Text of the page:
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Essential phrases and customs to survive the Danish winter

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Essential phrases and customs to survive the Danish winter
Photo: Mads Claus Rasmussen/Ritzau Scanpix
15:52 CET+01:00
It’s a dark and chilly season, with the celebrations of Christmas and New Year well behind us but a large chunk of the winter still ahead.

With today’s snow on Blue Monday only serving as a reminder that it’s cold outside, here are our top phrases and cultural tips to help you get through the Danish winter.

Jeg fryser!

If you’re new to Denmark and still getting to grips with the language, it’s worth bearing in mind that expressions relating to temperature are a little different from English.

Where you would be likely to say ‘I’m cold’ in English, the literal Danish translation of this, ‘jeg er kold’, makes little sense and will probably be understood to mean that you are saying you are emotionally cold. So it’s better to stick to the more emphatic ‘jeg fryser’ – ‘I’m freezing’ – which is probably more apt anyway, given the chilly winters.


Photo: Mads Claus Rasmussen/Ritzau Scanpix

Skidekoldt

Common colloquial terms for cold weather draw, for some strange reason, on toilet humour: you can say it is ‘skidekoldt’ (‘shit-cold’) or ‘pissekoldt’ (piss-cold). Easy to remember if you want to complain about the sub-zero temperature, but perhaps less poetic than the English ‘freezing brass monkeys’.

Glatis

Glatis is the Danish word for the type of ice commonly found on paths, by kerbstones and on outside steps in freezing conditions. Similar to the English ‘black ice’, it is easy to miss and even easier to slip on.

It is also used in the expression ‘på glatis’ – to be in an uncertain situation.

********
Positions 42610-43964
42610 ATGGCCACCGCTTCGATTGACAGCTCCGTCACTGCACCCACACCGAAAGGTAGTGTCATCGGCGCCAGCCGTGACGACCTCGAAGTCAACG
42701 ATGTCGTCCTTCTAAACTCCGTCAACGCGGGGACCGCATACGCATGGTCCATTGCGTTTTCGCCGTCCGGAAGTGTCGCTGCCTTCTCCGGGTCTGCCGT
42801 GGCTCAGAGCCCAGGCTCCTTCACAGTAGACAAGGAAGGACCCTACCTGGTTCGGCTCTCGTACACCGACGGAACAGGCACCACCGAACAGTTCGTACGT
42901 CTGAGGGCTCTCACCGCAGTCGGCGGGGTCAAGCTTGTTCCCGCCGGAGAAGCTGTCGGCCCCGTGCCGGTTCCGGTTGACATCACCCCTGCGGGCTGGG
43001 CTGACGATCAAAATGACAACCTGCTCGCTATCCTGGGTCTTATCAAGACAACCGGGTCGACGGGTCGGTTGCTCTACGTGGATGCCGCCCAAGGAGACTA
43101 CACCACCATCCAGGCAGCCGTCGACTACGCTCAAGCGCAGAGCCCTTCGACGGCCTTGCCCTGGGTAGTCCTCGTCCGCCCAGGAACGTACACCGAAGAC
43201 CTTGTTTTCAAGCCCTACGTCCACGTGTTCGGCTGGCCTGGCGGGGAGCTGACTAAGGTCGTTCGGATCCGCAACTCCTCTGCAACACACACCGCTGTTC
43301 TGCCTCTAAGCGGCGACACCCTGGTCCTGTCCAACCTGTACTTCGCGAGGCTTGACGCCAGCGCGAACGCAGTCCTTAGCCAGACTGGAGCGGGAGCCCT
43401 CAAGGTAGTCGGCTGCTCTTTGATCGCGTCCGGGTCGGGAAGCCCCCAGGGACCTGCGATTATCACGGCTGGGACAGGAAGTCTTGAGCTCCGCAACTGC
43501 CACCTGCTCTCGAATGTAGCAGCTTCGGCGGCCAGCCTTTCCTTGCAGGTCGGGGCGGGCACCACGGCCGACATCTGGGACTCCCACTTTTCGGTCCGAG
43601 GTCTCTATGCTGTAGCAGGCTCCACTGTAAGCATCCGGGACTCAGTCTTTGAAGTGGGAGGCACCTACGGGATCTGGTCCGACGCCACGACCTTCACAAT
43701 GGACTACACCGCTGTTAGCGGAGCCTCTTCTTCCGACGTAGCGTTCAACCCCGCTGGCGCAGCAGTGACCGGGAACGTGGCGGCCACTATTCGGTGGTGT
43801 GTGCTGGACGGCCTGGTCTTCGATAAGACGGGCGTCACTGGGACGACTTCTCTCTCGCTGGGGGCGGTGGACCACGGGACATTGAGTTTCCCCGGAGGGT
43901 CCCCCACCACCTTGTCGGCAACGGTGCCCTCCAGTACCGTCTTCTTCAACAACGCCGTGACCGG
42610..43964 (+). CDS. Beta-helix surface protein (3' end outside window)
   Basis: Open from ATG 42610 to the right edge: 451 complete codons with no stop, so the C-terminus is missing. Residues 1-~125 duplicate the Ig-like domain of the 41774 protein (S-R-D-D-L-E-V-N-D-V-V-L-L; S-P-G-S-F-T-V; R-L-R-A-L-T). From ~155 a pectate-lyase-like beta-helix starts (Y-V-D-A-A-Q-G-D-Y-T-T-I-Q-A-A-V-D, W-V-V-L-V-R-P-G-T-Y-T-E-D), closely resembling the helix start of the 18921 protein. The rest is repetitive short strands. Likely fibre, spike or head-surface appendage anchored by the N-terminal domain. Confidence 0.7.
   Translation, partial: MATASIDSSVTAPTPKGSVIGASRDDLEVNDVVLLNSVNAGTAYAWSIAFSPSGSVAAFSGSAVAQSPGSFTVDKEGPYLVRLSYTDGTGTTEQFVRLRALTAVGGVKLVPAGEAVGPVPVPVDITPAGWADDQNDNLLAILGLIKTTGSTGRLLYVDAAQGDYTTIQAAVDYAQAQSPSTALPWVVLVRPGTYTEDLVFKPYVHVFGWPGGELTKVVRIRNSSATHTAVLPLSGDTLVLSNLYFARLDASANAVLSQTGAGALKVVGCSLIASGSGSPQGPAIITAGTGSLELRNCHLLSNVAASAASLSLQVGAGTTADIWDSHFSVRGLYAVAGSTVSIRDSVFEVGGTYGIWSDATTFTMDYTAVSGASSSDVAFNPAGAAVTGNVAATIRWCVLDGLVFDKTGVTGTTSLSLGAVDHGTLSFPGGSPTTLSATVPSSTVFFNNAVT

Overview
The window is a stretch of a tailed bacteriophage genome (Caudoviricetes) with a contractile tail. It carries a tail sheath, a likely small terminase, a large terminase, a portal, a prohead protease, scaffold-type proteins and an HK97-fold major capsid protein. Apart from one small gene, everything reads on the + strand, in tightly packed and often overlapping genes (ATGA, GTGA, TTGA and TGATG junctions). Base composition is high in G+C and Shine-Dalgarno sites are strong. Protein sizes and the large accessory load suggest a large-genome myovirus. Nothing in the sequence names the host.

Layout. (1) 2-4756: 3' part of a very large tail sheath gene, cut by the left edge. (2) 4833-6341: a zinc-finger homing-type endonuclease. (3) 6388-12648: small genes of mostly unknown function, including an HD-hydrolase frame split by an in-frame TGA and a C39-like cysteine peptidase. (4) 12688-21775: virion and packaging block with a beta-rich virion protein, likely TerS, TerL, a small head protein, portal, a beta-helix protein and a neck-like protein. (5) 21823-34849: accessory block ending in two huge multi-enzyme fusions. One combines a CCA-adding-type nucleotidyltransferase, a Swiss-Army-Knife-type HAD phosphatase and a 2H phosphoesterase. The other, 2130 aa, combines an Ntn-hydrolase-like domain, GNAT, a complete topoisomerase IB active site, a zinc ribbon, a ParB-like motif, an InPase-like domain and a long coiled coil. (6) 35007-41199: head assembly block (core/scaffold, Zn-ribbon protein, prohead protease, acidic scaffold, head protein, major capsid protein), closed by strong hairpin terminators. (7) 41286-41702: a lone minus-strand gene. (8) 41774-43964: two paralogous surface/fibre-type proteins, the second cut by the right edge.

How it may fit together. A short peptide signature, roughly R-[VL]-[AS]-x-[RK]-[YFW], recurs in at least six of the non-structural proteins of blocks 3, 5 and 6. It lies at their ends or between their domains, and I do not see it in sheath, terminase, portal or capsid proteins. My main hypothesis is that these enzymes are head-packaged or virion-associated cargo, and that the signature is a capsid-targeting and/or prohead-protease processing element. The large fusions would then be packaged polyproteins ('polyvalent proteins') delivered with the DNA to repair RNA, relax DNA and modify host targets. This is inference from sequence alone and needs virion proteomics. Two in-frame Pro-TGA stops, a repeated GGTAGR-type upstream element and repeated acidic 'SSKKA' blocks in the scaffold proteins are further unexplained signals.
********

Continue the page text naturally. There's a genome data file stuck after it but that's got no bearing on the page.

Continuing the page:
Photo:Liselotte Sabroe/Scanpix 2018

Using wintry ways of expression is all well and good, but much can also be learned from the methods employed by well-practised Danes to survive the cold months.

Forget about looking good

While Danes are famed for their sense of style, there’s also little reluctance to drop fashion and pile on the practical layers when the cold weather calls.

Waterproof and padded trousers, base layers, sturdy boots, woollen hats and thick gloves are all additions to your look that you won’t regret. Maybe you can find space for a flourish with a stylish scarf, as many Danes seem to be able to do.

Keep cycling

It might be tempting to lock your bike away and take the bus, metro or light rail, depending on where you are in the country. But most people don’t actually do this, even on days when a head-on snowfall provides a stinging rebuke as you pedal forwards. Perhaps this is because travelling by bicycle is so firmly established in the Danish mindset that it is not affected by the season.

In any case, bracing the outside by getting on your bike – with the aforementioned waterproof and cold weather gear and taking precautions for glatis – can help to keep you both warm and fit during winter.


Photo: Mads Claus Rasmussen/Ritzau Scanpix

Use candles and coffee

Candles help with the deficient light and temperature, and coffee helps keep you warm and awake. There’s a sense of well-being and protection from the worst of the elements to be had from settling down at home or at a café and keeping out of the cold for a bit.

Remember it’s not forever

Sometimes the Danish winter can feel neverending – the cold persists well into March and in fact, some of the most biting days can seem to come right at the end of the season. This is exactly what happened last year, before a long, hot, glorious summer finally set in. The moral of the story? Summer is (eventually) coming!


Photo: Mads Claus Rasmussen/Ritzau Scanpix

READ ALSO: Danish freeze set to continue this week, but more snow unlikely

 
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